The Prime Minister, Yousaf Reza Gillani, is slowly but surely asserting himself. A conciliatory personality and not a beneficiary of the controversial National Reconciliation Ordinance that has pardoned other allegedly corrupt politicians (including President Zardari), Prime Minister Gillani is trying to be responsive to the critiques of the press and the needs of the people. In a recent interview, he declared that he wanted to make appointments based on merit, and not on the liking of any one individual, hinting at President Zardari’s nepotistic style. Gillani also spoke out against a recent law initiated by President Zardari’s cronies that sought to punish those who poked fun at Zardari through text messages and emails. If there is one thing that can bring a government down in Pakistan , it is restricting free speech. It contributed to both Nawaz Sharif and Musharraf’s downfall. The late Benazir Bhutto never attempted to curb freedom of expression and yet President Zardari is slow to learn, but Gillani is an older hand at politics and were he to assert himself further, he would find support from many corners.

Neither is the close scrutiny of the public representatives limited to those in government. The opposition has also felt the heat lately, as one prominent Pakistani recently confided to me, “It has become very difficult to be a politician in Pakistan .” Four members of Nawaz Sharif’s party have recently been the subject of public disdain and there is considerable pressure on Mr. Sharif to expel them from his party. One of his party members has been accused of rape, another of harassing customs officials, and a third, a female member of the national assembly, has been caught on CCTV buying jewellery on a stolen credit card. While previously the rich and powerful could get away with much in Pakistan . Things are different today. With a media able and willing to disgrace and a judiciary with a mind of its own, the threat of accountability is far more real than it used to be.

The future of Pakistan ’s politics thus belongs to men and women from the mainstream political parties who are able to distinguish themselves from their colleagues and demonstrate that they really have the people’s interests at heart. It does not belong to fringe politicians like Musharraf and Imran Khan, both of whom claim to represent the silent majority but cannot prove it at the polls.

The writer is a London-based lawyer turned political commentator. Website: www.ayeshaijazkhan.com

 

 

 

 

 

 

 

 

 

 

 

 

 

More articles by:

Ayesha Khan is a lawyer and author of “Rodeo Drive to Raja Bazaar“.  Twitter:  @ayeshaijazkhan  Website:  www.ayeshaijazkhan.com

Weekend Edition
October 20, 2017
Friday - Sunday
John Pilger
Clinton, Assange and the War on Truth
Michael Hudson
Socialism, Land and Banking: 2017 Compared to 1917
Jeffrey St. Clair
A Day in the Life of CounterPunch
Paul Street
The Not-So-Radical “Socialist” From Vermont
Jason Hirthler
Censorship in the Digital Age
Jonathan Cook
Harvey Weinstein and the Politics of Hollywood
Andrew Levine
Diagnosing the Donald
Michelle Renee Matisons
Relocated Puerto Rican Families are Florida’s Latest Class War Targets
Richard Moser
Goldman Sachs vs. Goldman Sachs?
David Rosen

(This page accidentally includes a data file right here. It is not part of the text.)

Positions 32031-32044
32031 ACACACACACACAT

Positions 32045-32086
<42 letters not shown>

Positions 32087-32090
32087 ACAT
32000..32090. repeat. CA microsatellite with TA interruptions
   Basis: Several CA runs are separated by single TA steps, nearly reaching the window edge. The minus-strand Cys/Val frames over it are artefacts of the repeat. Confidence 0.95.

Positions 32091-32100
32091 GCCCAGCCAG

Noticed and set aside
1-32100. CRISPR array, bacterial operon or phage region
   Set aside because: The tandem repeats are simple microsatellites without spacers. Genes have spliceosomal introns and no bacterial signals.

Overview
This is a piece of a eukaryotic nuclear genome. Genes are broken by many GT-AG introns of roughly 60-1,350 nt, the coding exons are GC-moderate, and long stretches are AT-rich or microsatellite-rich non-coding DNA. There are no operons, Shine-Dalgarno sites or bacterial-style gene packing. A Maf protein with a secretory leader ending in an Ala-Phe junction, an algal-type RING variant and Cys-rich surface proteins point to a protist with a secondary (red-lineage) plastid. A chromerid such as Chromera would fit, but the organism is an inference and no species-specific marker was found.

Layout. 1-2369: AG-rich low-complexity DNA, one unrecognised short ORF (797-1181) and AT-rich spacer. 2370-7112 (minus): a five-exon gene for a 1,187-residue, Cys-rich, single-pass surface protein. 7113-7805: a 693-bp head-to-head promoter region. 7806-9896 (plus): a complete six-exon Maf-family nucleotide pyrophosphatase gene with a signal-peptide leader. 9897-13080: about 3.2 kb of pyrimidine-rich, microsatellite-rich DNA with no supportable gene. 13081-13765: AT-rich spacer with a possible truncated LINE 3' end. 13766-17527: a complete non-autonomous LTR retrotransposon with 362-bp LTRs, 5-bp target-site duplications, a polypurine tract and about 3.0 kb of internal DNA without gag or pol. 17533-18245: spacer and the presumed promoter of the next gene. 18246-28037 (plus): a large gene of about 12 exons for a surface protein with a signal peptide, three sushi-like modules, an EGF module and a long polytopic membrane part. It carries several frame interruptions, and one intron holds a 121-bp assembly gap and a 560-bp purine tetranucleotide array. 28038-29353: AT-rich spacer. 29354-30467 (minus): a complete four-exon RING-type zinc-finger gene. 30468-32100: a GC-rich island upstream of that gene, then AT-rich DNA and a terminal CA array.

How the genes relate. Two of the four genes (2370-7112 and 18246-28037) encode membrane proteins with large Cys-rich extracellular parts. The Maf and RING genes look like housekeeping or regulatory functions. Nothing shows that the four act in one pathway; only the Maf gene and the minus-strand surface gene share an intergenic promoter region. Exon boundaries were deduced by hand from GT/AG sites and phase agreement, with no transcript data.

Male Sexual Violence: As American as Cherry Pie
Mike Whitney
John Brennan’s Police State USA
Robert Hunziker
Mr. Toxicity Zaps America
Peter Gelderloos
Catalan Independence and the Crisis of Democracy
Robert Fantina
Fatah, Hamas, Israel and the United States
Edward Curtin
Organized Chaos and Confusion as Political Control
Patrick Cockburn
The Transformation of Iraq: Kurds Have Lost 40% of Their Territory
CJ Hopkins
Tomorrow Belongs to the Corporatocracy
Bill Quigley
The Blueprint for the Most Radical City on the Planet
Brian Cloughley
Chinese Dreams and American Deaths in Africa
John Hultgren
Immigration and the American Political Imagination
Thomas Klikauer
Torturing the Poor, German-Style
Gerry Brown
China’s Elderly Statesmen
Pepe Escobar
Kirkuk Redux Was a Bloodless Offensive, Here’s Why
Jill Richardson
The Mundaneness of Sexual Violence
Caoimhghin Ó Croidheáin
The Choreography of Human Dignity: Blade Runner 2049 and World War Z
Missy Comley Beattie
Bitch, Get Out!!
Andre Vltchek
The Greatest Indonesian Painter and “Praying to the Pig”
Ralph Nader
Why is Nobelist Economist Richard Thaler so Jovial?
Ricardo Vaz
Venezuela Regional Elections: Chavismo in Triumph, Opposition in Disarray and Media in Denial
Kevin Zeese - Margaret Flowers
NAFTA Talks Falter, Time To Increase Pressure
GD Dess
Why We Shouldn’t Let Hillary Haunt Us … And Why Having a Vision Matters
Ron Jacobs
Stop the Idiocy! Stop the Mattis-ness!
Russell Mokhiber
Talley Sergent Aaron Scheinberg Coca Cola Single Payer and the Failure of Democrats in West Virginia
Michael Barker
The Fiction of Kurt Andersen’s “Fantasyland”
Murray Dobbin
Yes, We Need to Tax the Rich
Dave Lindorff
Two Soviet Spies Who Deserve a Posthumous Nobel Peace Prize
Rafael Bernabe – Manuel Rodríguez Banchs
Open Letter to the People of the United States From Puerto Rico, a Month After Hurricane María
Oliver Tickell
#FreeJackLetts
Victor Grossman
From Jamaica to Knees
Michael Welton
Faith and the World: the Baha’i Vision
Barbara Nimri Aziz
Kirkuk the Consolation Prize?
Graham Peebles
Beyond Neo-Liberal Consumerism
Louis Proyect
On Gowans on Syria
Charles R. Larson
Review: Candida R. Moss and Joel S. Baden’s “Bible Nation: the United States of Hobby Lobby”
David Yearsley
Katy Perry’s Gastro-Pop, Gastro-Porn Orgy
FacebookTwitterGoogle+RedditEmail